2. ZERO HUNGER

USDA-ERS Study: Tech advancement in agriculture increased outputs and reduced inputs over time

USDA-ERS Study: Tech advancement in agriculture increased outputs and reduced inputs over time
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USDA-ERS Study: Tech advancement in agriculture increased outputs and reduced inputs over time  RFD-TV

USDA-ERS Study: Tech advancement in agriculture increased outputs and reduced inputs over time

Farmers and Technology: Driving Agricultural Growth and Sustainability

As farmers face mounting input costs amid soaring interest rates, new data from the U.S. Department of Agriculture’s Economic Research Service (USDA-ERS) highlights the crucial role of technology in agricultural growth without requiring additional inputs.

The Impact of Technological Advancements

According to the landmark USDA-ERS report, “Precision Agriculture in the Digital Era: Recent Adoption on U.S. Farms,” agricultural output has nearly tripled over the last 70 years (from 1948 to 2021). This substantial increase can be attributed to advancements in genetics, chemicals, machinery, and organizational practices within the agricultural sector.

Conversely, in this same period, farming input usage slightly declined.

Enhancing Efficiency and Reducing Input Costs

The growth in agricultural output has been closely tied to increases in total factor productivity (TFP). TFP measures the amount of agricultural output produced by all inputs combined. This indicates that technological innovations have enabled farmers to produce more with fewer resources, thus driving efficiency and reducing input costs.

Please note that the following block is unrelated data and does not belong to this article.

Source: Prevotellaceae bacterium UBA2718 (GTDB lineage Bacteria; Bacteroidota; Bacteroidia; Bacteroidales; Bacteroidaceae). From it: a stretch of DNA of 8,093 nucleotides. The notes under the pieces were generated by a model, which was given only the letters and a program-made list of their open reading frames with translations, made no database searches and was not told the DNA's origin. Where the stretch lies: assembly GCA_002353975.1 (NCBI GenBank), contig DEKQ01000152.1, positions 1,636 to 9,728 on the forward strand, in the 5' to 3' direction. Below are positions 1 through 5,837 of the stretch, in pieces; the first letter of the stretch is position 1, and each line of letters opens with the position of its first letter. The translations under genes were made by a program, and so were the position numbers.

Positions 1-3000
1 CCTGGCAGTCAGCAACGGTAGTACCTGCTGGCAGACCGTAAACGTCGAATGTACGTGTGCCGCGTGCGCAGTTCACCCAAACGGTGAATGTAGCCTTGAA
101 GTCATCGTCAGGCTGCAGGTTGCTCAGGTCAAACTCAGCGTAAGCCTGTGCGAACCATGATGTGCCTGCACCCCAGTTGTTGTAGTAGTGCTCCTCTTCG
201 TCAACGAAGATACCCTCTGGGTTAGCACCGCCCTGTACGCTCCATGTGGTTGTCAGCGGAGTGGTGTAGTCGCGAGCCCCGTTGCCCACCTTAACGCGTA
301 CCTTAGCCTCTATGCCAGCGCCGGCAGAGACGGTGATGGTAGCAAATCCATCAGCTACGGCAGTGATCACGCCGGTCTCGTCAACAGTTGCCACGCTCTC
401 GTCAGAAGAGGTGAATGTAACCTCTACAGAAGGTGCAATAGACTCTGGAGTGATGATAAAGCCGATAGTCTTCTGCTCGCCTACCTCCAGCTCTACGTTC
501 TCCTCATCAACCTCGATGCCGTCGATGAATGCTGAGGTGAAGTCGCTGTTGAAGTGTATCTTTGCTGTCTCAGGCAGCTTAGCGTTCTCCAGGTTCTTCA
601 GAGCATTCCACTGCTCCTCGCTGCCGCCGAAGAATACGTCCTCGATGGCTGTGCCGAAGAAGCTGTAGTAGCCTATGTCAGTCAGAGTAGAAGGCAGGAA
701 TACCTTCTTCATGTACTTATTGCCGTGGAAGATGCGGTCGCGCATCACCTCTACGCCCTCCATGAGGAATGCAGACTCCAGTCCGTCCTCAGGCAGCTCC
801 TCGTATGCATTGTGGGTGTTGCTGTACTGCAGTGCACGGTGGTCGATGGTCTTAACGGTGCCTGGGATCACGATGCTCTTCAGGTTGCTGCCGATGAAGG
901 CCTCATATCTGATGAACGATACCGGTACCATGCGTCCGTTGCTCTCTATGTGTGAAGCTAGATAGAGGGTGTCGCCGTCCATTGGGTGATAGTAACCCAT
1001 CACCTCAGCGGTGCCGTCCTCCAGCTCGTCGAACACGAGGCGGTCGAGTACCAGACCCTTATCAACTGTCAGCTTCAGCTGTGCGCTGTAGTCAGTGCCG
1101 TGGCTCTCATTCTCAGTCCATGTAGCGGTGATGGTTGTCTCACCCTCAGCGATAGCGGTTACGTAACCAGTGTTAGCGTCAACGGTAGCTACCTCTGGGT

The Role of Sustainable Development Goals (SDGs)

These findings underscore the importance of adopting and investing in technological solutions within the agricultural industry. By embracing innovations that enhance productivity and efficiency, farmers can navigate the challenges posed by rising input costs and interest rates while sustaining and expanding their operations.

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SDGs, Targets, and Indicators

1. No Poverty

  • Target 1.4: By 2030, ensure that all men and women, in particular the poor and the vulnerable, have equal rights to economic resources, as well as access to basic services, ownership, and control over land and other forms of property, inheritance, natural resources, appropriate new technology, and financial services, including microfinance.
  • Indicator 1.4.2: Proportion of total adult population with secure tenure rights to land, with legally recognized documentation and who perceive their rights to land as secure, by sex and by type of tenure.

2. Zero Hunger

  • Target 2.3: By 2030, double the agricultural productivity and incomes of small-scale food producers, in particular women, indigenous peoples, family farmers, pastoralists, and fishers, including through secure and equal access to land, other productive resources and inputs, knowledge, financial services, markets, and opportunities for value addition and non-farm employment.
  • Indicator 2.3.1: Volume of production per labor unit by classes of farming/pastoral/forestry enterprise size.

9. Industry, Innovation, and Infrastructure

  • Target 9.5: Enhance scientific research, upgrade the technological capabilities of industrial sectors in all countries, in particular developing countries, including by 2030 encouraging innovation and substantially increasing the number of research and development workers per 1 million people and public and private research and development spending.
  • Indicator 9.5.1: Research and development expenditure as a proportion of GDP.

12. Responsible Consumption and Production

  • Target 12.2: By 2030, achieve the sustainable management and efficient use of natural resources.
  • Indicator 12.2.1: Material footprint, material footprint per capita, and material footprint per GDP.

13. Climate Action

  • Target 13.3: Improve education, awareness-raising, and human and institutional capacity on climate change mitigation, adaptation, impact reduction, and early warning.